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ATP7B variant c.1934T > G p.Met645Arg causes Wilson disease by promoting exon 6 skipping.

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ATP7B variant c.1934T > G p.Met645Arg causes Wilson disease by promoting exon 6 skipping.

NPJ Genom Med. 2020;5:16

Authors: Merico D, Spickett C, O'Hara M, Kakaradov B, Deshwar AG, Fradkin P, Gandhi S, Gao J, Grant S, Kron K, Schmitges FW, Shalev Z, Sun M, Verby M, Cahill M, Dowling JJ, Fransson J, Wienholds E, Frey BJ

Abstract
Wilson disease is a recessive genetic disorder caused by pathogenic loss-of-function variants in the ATP7B gene. It is characterized by disrupted copper homeostasis resulting in liver disease and/or neurological abnormalities. The variant NM_000053.3:c.1934T > G (Met645Arg) has been reported as compound heterozygous, and is highly prevalent among Wilson disease patients of Spanish descent. Accordingly, it is classified as pathogenic by leading molecular diagnostic centers. However, functional studies suggest that the amino acid change does not alter protein function, leading one ClinVar submitter to question its pathogenicity. Here, we used a minigene system and gene-edited HepG2 cells to demonstrate that c.1934T > G causes ~70% skipping of exon 6. Exon 6 skipping results in frameshift and stop-gain, leading to loss of ATP7B function. The elucidation of the mechanistic effect for this variant resolves any doubt about its pathogenicity and enables the development of genetic medicines for restoring correct splicing.

PMID: 32284880 [PubMed]



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Combinatorial extracellular matrix microarray identifies novel bioengineered substrates for xeno-free culture of human pluripotent stem cells.

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Combinatorial extracellular matrix microarray identifies novel bioengineered substrates for xeno-free culture of human pluripotent stem cells.

Biomaterials. 2020 Apr 03;248:120017

Authors: Ireland RG, Kibschull M, Audet J, Ezzo M, Hinz B, Lye SJ, Simmons CA

Abstract
Stem cells in their microenvironment are exposed to a plethora of biochemical signals and biophysical forces. Interrogating the role of each factor in the cell microenvironment, however, remains difficult due to the inability to study microenvironmental cues and tease apart their interactions in high throughput. To address this need, we developed an extracellular matrix (ECM) microarray screening platform capable of tightly controlling substrate stiffness and ECM protein composition to screen the effects of these cues and their interactions on cell fate. We combined this platform with a design of experiments screening strategy to identify optimal conditions that can maintain human pluripotent stem cell (hPSC) pluripotency in chemically defined, xeno-free conditions. Combinations of ECM proteins (fibronectin, vitronectin, laminin-521, and collagen IV) were deposited on polydimethylsiloxane substrates with elastic moduli ranging from ~1 to 60 kPa using a high throughput protein plotter. Through our screening approach, we identified several non-intuitive protein-protein and protein-stiffness interactions and developed three novel culture substrates. hPSCs grown on these novel culture substrates displayed higher proliferation rates and pluripotency marker expression than current gold-standard culture substrates Geltrex- and vitronectin-coated plastic. This ECM microarray and screening approach is not limited to the factors studied here and can be broadly applied to other cell types to systematically screen microenvironmental conditions to optimally guide cell phenotype.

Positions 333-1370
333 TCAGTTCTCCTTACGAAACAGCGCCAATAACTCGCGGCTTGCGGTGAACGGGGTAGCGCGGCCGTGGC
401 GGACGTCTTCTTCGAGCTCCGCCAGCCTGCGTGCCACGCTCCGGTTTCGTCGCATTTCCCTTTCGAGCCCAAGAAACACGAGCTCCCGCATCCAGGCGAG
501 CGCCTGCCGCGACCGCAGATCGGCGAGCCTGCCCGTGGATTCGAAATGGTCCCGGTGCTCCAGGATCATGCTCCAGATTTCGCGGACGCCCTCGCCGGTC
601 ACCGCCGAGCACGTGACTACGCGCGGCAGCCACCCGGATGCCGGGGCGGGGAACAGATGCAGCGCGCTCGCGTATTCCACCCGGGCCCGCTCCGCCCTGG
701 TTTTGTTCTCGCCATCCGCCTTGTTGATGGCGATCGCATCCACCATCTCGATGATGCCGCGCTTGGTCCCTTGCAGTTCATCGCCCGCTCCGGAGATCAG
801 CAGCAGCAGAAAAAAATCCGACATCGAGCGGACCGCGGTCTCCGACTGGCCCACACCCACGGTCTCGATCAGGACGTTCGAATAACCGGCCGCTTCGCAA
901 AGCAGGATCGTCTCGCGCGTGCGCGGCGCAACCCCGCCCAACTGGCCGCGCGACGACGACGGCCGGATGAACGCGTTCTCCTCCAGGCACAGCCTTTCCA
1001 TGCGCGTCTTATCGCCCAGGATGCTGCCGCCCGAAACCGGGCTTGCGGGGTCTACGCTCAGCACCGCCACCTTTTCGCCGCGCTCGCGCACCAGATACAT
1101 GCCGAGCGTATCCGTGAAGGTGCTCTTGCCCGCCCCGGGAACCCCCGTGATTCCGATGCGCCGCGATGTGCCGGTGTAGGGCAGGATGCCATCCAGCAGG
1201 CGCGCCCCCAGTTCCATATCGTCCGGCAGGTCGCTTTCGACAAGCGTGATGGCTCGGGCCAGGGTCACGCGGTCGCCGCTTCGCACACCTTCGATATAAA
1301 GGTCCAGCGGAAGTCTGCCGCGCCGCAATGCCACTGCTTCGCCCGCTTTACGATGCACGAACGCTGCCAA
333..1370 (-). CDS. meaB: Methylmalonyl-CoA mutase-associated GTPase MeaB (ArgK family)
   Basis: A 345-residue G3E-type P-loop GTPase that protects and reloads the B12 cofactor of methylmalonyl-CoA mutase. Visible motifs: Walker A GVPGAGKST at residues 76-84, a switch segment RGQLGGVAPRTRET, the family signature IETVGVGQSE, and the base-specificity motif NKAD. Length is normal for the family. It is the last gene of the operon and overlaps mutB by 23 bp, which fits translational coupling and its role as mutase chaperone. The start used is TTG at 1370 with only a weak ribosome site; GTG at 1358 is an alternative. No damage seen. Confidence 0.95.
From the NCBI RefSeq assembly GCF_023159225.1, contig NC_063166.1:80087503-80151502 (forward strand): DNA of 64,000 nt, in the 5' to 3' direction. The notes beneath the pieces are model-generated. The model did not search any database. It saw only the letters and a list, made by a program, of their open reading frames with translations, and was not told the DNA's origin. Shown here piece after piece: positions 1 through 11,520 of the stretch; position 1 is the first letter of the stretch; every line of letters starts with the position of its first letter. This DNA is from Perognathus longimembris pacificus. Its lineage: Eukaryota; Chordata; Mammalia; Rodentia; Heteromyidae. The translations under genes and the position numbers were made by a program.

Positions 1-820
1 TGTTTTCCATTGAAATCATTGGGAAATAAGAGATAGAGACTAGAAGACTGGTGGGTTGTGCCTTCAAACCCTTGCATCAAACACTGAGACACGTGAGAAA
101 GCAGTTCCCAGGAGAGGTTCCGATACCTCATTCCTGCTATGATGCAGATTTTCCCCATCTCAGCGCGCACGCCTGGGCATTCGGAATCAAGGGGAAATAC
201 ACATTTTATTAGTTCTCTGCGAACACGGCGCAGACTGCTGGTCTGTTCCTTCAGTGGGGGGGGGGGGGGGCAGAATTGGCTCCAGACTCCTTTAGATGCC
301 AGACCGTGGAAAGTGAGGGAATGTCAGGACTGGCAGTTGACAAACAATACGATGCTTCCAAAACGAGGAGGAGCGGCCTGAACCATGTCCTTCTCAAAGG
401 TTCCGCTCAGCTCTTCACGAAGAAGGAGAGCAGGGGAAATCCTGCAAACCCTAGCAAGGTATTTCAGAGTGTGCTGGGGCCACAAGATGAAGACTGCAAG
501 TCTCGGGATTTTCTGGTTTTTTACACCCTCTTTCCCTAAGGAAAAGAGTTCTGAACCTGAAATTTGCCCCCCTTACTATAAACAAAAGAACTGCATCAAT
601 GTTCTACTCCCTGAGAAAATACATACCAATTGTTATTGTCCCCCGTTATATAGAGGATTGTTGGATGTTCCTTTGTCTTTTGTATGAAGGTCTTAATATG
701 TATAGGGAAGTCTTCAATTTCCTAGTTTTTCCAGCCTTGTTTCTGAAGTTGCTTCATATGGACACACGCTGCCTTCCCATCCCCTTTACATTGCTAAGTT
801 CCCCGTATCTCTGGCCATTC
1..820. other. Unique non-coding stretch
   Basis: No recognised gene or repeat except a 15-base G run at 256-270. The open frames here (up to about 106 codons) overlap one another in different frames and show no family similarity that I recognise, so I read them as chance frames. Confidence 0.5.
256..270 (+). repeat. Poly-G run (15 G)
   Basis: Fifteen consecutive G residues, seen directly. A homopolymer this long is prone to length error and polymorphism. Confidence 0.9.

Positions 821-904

PMID: 32283392 [PubMed - as supplied by publisher]



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The mitochondrial peptidase, neurolysin, regulates respiratory chain supercomplex formation and is necessary for AML viability.

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The mitochondrial peptidase, neurolysin, regulates respiratory chain supercomplex formation and is necessary for AML viability.

Sci Transl Med. 2020 Apr 08;12(538):

Authors: Mirali S, Botham A, Voisin V, Xu C, St-Germain J, Sharon D, Hoff FW, Qiu Y, Hurren R, Gronda M, Jitkova Y, Nachmias B, MacLean N, Wang X, Arruda A, Minden MD, Horton TM, Kornblau SM, Chan SM, Bader GD, Raught B, Schimmer AD

Abstract
Neurolysin (NLN) is a zinc metallopeptidase whose mitochondrial function is unclear. We found that NLN was overexpressed in almost half of patients with acute myeloid leukemia (AML), and inhibition of NLN was selectively cytotoxic to AML cells and stem cells while sparing normal hematopoietic cells. Mechanistically, NLN interacted with the mitochondrial respiratory chain. Genetic and chemical inhibition of NLN impaired oxidative metabolism and disrupted the formation of respiratory chain supercomplexes (RCS). Furthermore, NLN interacted with the known RCS regulator, LETM1, and inhibition of NLN disrupted LETM1 complex formation. RCS were increased in patients with AML and positively correlated with NLN expression. These findings demonstrate that inhibiting RCS formation selectively targets AML cells and stem cells and highlights the therapeutic potential of pharmacologically targeting NLN in AML.

PMID: 32269163 [PubMed - in process]



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A Genome-Wide Screen for Genes Affecting Spontaneous Direct-Repeat Recombination in Saccharomyces cerevisiae.